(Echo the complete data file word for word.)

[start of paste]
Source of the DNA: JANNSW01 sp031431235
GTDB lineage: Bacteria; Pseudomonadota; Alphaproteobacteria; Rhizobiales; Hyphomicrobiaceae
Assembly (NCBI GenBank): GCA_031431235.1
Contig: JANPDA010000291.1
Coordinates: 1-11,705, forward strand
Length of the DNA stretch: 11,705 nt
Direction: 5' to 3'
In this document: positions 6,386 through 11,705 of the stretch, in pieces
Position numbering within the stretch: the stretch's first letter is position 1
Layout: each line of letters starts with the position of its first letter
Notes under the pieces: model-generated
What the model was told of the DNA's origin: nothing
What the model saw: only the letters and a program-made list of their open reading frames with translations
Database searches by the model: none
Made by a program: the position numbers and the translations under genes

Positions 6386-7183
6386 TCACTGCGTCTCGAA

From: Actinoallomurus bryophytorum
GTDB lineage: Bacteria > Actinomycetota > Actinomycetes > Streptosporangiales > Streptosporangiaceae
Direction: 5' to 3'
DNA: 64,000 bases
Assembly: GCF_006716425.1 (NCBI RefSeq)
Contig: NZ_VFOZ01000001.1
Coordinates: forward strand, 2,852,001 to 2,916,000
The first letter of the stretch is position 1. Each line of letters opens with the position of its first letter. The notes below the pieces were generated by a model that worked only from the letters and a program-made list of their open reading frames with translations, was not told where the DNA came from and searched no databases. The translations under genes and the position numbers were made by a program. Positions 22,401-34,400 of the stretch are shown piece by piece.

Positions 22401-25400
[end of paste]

Source of the DNA: JANNSW01 sp031431235
GTDB lineage: Bacteria; Pseudomonadota; Alphaproteobacteria; Rhizobiales; Hyphomicrobiaceae
Assembly (NCBI GenBank): GCA_031431235.1
Contig: JANPDA010000291.1
Coordinates: 1-11,705, forward strand
Length of the DNA stretch: 11,705 nt
Direction: 5' to 3'
In this document: positions 6,386 through 11,705 of the stretch, in pieces
Position numbering within the stretch: the stretch's first letter is position 1
Layout: each line of letters starts with the position of its first letter
Notes under the pieces: model-generated
What the model was told of the DNA's origin: nothing
What the model saw: only the letters and a program-made list of their open reading frames with translations
Database searches by the model: none
Made by a program: the position numbers and the translations under genes

Positions 6386-7183
6386 TCACTGCGTCTCGAA

From: Actinoallomurus bryophytorum
GTDB lineage: Bacteria > Actinomycetota > Actinomycetes > Streptosporangiales > Streptosporangiaceae
Direction: 5' to 3'
DNA: 64,000 bases
Assembly: GCF_006716425.1 (NCBI RefSeq)
Contig: NZ_VFOZ01000001.1
Coordinates: forward strand, 2,852,001 to 2,916,000
The first letter of the stretch is position 1. Each line of letters opens with the position of its first letter. The notes below the pieces were generated by a model that worked only from the letters and a program-made list of their open reading frames with translations, was not told where the DNA came from and searched no databases. The translations under genes and the position numbers were made by a program. Positions 22,401-34,400 of the stretch are shown piece by piece.

Positions 22401-25400